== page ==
When you have your retirement income projections, you can then figure out if you have enough funds to retire.  You need to look at all sources of retirement income – your own savings and government pension. If you retired in 2014 and were 65, you’d receive approximately $19,000 a year from CPP and OAS. Research suggests a 4% withdrawal rate from your retirement savings in order to maintain your principal, as this withdrawal rate would equal the average annual income that your investments earn.  For example, if you have $500,000 retirement savings, this would provide an additional $20,000 income while preserving your capital of $500,000. Combined with your government pension, this would provide an income of approximately $40,000. 

If you are a midwife or have an employer RRSP plan, your benefits program helps to fund your retirement savings plan, which starts your savings for retirement sooner than most Canadians. Planning for retirement now gives you time to adjust your expectations and to balance your goals and dreams with current lifestyle choices. It may allow you to choose an earlier retirement date, or you may choose to work beyond 65 to save for the type of retirement lifestyle you want.

While dreaming about your ideal retirement lifestyle can be exciting, putting together a balanced financial plan for retirement is not easy. Working with qualified advisors to develop that plan can help you achieve your goals. Choose your advisor wisely to ensure you are getting the support that fits your needs. -JR

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I’m concerned about investing in oil and formula companies, but I’m concerned that “ethical” or similar investments also may have lower returns.  How can I invest ethically without compromising my own retirement?    

Tagged: Investing Saving

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The latest buzzword and a growing area in the investment community is “ethical” investments. But what are they and how do you choose? You need to clearly set out what your objectives are for this type of investment and understand how you invest ethically without compromising your retirement. In addition to determining ethical investments, you also need to be clear about your risk tolerance and rate of return that you want to achieve.  By knowing these things, you can determine if you can invest ethically without compromising your retirement.

In understanding more about investing ethically, you can go one of two ways – either do your own research or work with a qualified investment advisor.  

The decision to invest on your own without the support of an advisor will require a substantial amount of time to research, review, select and then monitor your investments to ensure your objectives are being met.  This is not something that I would consider doing unless you have a real interest and passion for it.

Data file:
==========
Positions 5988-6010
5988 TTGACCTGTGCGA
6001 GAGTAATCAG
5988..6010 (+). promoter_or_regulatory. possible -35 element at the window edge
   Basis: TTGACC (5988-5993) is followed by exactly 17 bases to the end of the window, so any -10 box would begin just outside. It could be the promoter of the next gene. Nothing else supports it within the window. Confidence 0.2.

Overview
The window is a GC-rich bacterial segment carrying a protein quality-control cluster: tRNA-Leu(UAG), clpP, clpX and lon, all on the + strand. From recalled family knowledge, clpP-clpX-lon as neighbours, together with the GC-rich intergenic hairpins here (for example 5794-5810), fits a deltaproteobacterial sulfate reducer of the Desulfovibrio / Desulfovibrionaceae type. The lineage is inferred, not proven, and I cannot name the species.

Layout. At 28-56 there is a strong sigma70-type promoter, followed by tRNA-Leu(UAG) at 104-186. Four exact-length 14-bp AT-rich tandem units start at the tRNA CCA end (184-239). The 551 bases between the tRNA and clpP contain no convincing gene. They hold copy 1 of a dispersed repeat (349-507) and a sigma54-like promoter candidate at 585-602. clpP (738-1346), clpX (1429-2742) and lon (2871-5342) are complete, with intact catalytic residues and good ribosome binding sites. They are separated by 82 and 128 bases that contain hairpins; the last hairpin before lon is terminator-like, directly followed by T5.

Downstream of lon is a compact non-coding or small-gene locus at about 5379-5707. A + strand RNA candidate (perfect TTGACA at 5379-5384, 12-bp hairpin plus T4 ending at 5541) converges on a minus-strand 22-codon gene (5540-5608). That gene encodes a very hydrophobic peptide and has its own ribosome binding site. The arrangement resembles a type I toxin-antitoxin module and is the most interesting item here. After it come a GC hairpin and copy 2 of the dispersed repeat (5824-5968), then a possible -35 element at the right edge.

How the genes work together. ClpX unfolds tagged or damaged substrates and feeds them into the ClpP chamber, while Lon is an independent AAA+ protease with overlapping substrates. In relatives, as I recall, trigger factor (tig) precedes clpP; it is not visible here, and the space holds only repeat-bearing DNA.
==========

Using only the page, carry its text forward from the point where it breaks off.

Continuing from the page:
Investment advisors have developed relationships with experts that allow them better access to the decision makers at various companies or funds that you may be considering. They also utilize industry specialists to review trends.  All of this provides your investment advisor with timely, relevant and detailed information that they use to evaluate the investments to determine if they meet yourethical as well as investment objectives. 

So how do you find an investment advisor that is right for you? A personal meeting with an advisor is the first step to determine if the fit will work for you.  Be sure to have your ethical and investment objectives clearly defined so you can evaluate if the investment advisor will be able to meet both of those needs. Always be sure to ask for references and follow up on them.

When using an investment advisor, review their personal views as well as corporate polices on ethical investing to ensure they align with your values. In my opinion, choosing the right advisor is more important than choosing the right investments. 

Just remember, you’ll need to review the performance of all your investments to determine if your retirement goals are being met.  Before handing your money over to an investment advisor spend the time to research, review and read all the information on the overall fund, the manager and the investments to assess the compatibility with your own objectives.  In addition, be sure to set clear goals and monitor them on a regular basis (quarterly or annually), this will provide you with the ability to track your retirement funds and be sure you are continuing to meet your retirement needs.

Each one of us has our own personal objectives, needs and goals for our retirement. A lot depends on lifestyle choices, age, and the amount of contributions made on an annual basis. The variables are endless which shows how important it is to work with qualified advisors to ensure you are achieving the goals you have set out for yourself. - JR